Mahesh Balakrishnan, Asim Kadav, Vijayan Prabhakaran, and Dahlia Malkhi
SSDs exhibit very different failure characteristics compared to hard drives. In particular, the Bit Error Rate (BER) of an SSD climbs as it receives more writes. As a result, RAID arrays composed from SSDs are subject to correlated failures. By balancing writes evenly across the array, RAID schemes can wear out devices at similar times. When a device in the array fails towards the end of its lifetime, the high BER of the remaining devices can result in data loss. We propose Diff-RAID, a parity-based redundancy solution that creates an age differential in an array of SSDs. Diff-RAID distributes parity blocks unevenly across the array, leveraging their higher update rate to age devices at different rates. To maintain this age differential when old devices are replaced by new ones, Diff-RAID reshuffles the parity distribution on each drive replacement. We evaluate Diff-RAID's reliability by using real BER data from 12 flash chips on a simulator and show that it is more reliable than RAID-5, in some cases by multiple orders of magnitude. We also evaluate Diff-RAID's performance using a software implementation on a 5-device array of 80 GB Intel X25-M SSDs and show that it offers a trade-off between throughput and reliability.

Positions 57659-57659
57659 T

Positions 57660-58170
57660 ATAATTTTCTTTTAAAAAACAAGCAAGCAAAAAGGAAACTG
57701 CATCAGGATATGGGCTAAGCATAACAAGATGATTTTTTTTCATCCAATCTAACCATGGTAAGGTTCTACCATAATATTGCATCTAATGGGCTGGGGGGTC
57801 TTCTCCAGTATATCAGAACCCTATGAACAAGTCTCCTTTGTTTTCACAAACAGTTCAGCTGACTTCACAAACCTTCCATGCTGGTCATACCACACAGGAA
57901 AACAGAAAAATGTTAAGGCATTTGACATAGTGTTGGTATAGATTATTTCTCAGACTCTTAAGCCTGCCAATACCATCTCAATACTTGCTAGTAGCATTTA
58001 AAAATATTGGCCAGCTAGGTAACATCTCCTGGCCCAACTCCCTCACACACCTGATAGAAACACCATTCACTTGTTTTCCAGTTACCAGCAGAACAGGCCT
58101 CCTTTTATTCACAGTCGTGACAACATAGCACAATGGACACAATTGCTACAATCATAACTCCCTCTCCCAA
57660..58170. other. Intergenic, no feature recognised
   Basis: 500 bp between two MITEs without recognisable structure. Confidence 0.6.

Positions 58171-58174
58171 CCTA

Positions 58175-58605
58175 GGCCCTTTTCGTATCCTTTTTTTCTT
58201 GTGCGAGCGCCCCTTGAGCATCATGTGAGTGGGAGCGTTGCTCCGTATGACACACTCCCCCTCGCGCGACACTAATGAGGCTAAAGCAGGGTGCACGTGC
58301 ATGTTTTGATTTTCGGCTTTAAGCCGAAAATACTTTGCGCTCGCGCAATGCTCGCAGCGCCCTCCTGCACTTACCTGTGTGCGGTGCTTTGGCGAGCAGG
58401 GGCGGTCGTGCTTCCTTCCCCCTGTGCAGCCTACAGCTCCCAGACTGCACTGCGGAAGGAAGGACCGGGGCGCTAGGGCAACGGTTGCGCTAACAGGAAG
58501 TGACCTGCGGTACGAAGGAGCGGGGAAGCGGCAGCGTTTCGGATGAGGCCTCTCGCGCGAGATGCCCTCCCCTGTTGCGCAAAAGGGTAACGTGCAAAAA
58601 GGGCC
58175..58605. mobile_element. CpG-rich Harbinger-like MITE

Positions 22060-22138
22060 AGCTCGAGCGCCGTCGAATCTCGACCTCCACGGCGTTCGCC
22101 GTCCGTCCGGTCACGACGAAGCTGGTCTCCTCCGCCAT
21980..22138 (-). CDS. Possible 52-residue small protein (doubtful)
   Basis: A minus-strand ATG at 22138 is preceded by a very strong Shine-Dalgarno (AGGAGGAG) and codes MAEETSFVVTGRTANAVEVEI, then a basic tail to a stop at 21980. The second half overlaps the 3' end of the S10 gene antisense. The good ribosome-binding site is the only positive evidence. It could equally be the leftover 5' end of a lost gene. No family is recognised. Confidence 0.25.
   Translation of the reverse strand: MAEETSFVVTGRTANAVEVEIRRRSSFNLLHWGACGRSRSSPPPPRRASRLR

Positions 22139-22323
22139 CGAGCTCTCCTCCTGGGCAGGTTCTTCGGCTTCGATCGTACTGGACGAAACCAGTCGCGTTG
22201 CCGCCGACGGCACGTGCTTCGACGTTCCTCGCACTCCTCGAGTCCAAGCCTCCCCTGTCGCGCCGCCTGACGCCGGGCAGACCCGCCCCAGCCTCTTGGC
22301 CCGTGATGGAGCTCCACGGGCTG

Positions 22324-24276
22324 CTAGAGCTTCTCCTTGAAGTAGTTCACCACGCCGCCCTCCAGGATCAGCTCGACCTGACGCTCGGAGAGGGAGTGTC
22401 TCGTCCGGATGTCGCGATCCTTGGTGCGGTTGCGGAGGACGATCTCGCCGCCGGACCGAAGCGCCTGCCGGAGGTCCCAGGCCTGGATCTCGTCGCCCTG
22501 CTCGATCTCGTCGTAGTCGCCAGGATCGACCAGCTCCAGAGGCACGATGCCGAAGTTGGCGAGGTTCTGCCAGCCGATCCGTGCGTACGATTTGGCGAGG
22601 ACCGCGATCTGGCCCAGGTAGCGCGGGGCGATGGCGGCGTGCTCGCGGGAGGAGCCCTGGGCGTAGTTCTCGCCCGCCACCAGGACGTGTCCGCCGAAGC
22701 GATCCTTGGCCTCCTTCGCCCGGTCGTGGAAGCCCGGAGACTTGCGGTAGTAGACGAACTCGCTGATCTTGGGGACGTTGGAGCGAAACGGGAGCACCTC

In Fifth European Conference on Computer Systems (EuroSys 2010)
Publisher Association for Computing Machinery, Inc.
Copyright © 2007 by the Association for Computing Machinery, Inc. Permission to make digital or hard copies of part or all of this work for personal or classroom use is granted without fee provided that copies are not made or distributed for profit or commercial advantage and that copies bear this notice and the full citation on the first page. Copyrights for components of this work owned by others than ACM must be honored. Abstracting with credit is permitted. To copy otherwise, to republish, to post on servers, or to redistribute to lists, requires prior specific permission and/or a fee. Request permissions from Publications Dept, ACM Inc., fax +1 (212) 869-0481, or firstname.lastname@example.org. The definitive version of this paper can be found at ACM’s Digital Library --http://www.acm.org/dl/.